Some of our group chose to head directly to Broadstruther, as planned (apparently), from here, leaving about a dozen of us to enjoy a longer walk that took us first past one of several walled enclosures in the area, still completely intact, presumably used for corralling livestock.
A rough track across the moor delivered us to the edge of a wood above Goldscleugh. Here something 'spooked' Sue W, who rushed up a tree in a bid to escape.
A good path led through the wood towards Goldscleugh, where the blare of a hunting horn was unmistakable as we looked down to the dilapidated farmstead to see a jolly band of hunters with their pack of hounds. Whilst seemingly a bit ‘posher’ than our rag tag (Colin excepted, he has a big posh car) band, the hunters – who had no booty – couldn’t have been more friendly.
“We were drinking and chatting whilst the boss got bogged down, the fox made a break for it and the hounds got lost” – I think that’s the gist of what she was telling us.
The route from Goldscleugh led up to a final tea break after a few dark mutterings as we negotiated our way along a ‘path’ that had once run through the trees of a now felled forest.
Eventually we reached a cottage at Broadstruther, which those on the 'short route' had passed some time earlier. At first we thought it might be a bothy, but this place was far too smart to warrant that description.*
Wide paths and sturdy bridges then ensured an easy passage back to Wooler. Just as well, as people were starting to flag. Some were nearly asleep.
Here’s Saturday's route - 27km, 700 metres ascent, 8 hours (subject to a short cut from point 5 to point 7 by a few people).
Fortified by Sue’s Saturday night soup, stew and cheesecake, the assembled gathering, apart from those who had gone gone ‘sick’ (though Sue isn’t getting the blame for spreading chicken pox), managed to summon the energy needed on Sunday morning with which to consume their second ‘Ken’s Big Breakfast’ of the weekend.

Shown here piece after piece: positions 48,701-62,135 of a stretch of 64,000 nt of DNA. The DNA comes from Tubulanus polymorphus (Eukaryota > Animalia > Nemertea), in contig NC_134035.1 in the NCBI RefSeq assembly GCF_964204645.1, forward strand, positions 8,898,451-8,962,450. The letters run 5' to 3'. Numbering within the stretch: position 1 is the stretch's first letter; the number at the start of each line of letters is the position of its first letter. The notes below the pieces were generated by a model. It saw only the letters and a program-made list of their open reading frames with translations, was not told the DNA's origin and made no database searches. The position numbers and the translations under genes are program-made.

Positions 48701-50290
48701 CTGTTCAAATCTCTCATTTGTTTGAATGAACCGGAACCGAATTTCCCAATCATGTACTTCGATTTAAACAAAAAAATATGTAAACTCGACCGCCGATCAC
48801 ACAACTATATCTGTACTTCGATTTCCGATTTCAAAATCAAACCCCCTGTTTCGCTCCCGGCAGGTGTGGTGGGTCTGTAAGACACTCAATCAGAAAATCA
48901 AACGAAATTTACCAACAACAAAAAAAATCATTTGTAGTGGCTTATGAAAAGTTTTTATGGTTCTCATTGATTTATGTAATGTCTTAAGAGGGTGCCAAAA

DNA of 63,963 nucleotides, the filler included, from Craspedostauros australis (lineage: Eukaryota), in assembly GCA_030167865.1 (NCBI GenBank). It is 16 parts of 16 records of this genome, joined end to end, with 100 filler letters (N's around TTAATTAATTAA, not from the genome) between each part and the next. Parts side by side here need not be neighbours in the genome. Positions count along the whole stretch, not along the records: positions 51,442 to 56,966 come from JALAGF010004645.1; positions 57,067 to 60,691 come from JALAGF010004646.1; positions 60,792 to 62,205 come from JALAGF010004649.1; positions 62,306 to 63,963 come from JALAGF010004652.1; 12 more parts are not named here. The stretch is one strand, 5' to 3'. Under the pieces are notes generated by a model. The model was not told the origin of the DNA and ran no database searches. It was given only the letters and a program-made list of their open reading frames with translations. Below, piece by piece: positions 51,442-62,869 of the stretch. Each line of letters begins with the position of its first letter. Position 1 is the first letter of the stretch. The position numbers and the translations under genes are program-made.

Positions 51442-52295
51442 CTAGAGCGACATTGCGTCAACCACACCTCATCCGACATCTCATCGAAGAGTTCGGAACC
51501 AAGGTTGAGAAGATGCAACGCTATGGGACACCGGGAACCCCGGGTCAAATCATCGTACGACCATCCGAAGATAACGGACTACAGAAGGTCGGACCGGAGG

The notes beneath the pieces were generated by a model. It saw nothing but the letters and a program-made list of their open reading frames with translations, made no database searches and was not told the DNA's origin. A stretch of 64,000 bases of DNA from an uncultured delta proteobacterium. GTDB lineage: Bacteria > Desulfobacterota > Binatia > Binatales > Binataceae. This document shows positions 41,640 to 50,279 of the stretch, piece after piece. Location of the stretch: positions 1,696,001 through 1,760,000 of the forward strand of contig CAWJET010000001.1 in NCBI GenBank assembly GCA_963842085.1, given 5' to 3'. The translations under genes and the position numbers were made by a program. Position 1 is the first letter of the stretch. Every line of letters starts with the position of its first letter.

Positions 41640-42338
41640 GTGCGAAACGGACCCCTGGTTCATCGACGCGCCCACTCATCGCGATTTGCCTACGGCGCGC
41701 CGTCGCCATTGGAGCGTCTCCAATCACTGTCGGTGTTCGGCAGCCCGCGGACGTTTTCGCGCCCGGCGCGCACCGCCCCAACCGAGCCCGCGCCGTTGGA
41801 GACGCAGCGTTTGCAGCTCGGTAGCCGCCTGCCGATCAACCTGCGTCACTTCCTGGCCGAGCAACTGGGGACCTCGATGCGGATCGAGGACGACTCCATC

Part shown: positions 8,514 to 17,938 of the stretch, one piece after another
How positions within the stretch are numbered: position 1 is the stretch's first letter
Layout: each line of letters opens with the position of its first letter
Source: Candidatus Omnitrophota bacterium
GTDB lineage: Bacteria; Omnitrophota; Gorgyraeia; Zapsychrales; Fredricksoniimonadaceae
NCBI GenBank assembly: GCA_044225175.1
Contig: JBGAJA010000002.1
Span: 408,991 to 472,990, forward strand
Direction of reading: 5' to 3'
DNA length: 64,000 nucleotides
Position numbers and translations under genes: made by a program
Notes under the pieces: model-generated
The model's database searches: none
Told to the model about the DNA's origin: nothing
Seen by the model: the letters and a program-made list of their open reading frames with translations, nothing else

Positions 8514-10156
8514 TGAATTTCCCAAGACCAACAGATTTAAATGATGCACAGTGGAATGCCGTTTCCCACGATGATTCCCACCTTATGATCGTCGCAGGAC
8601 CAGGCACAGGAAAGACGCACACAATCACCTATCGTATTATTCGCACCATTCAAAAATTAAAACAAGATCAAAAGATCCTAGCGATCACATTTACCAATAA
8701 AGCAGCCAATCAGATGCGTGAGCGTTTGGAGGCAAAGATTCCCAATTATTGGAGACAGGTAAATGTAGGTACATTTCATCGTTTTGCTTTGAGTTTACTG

Then some folk went home, but the majority pottered over to Craster, where we set off along the well worn path towards Dunstanburgh Castle.
There were quite a few of us on this walk!
Embleton beach provided a sunny spot amongst rock pools for elevenses and a sunbathe or paddle for everyone except me. I had urgent business back at Craster having left the fridge turned on. Flat battery averted, I returned in time to join those who hadn't succumbed to the lure of their long journeys home, for the final stroll over firm sand (pictured at the head of this posting), with trees, on the approach to the fleshpots of Newton.
It was 'beer o'clock' by the time we reached the Ship Inn, from where some of us left with sunburn.
Pied Wagtails skittered across the roofs at the back of the pub.
Toads were abundant on the walk back to Dunstanburgh above the beach. They were piled on top of each other like little dumps of dog poo. Care was needed. Clumsy feet squash toads!
Dunstanburgh Castle drew ever closer, and here Sue and I said our goodbyes and went off to explore the castle (see slideshow) whilst everyone else went on their way.
Then we also went home...
Here's our route - 14km, 70 metres ascent, in all of 4 hours.
There’s a full slideshow here if anyone is interested.
Finally, here’s Ken’s ‘Bird Report’:
Saturday: Skylark, Lapwing and Curlew returned to the moors for breeding.
Sunday: Yellowhammer and Linnet, Oystercatcher and Eider at Craster; Fulmar, Razorbill and Kittiwake returned to sea-cliffs to breed. Seal basking in the bay at Craster as well.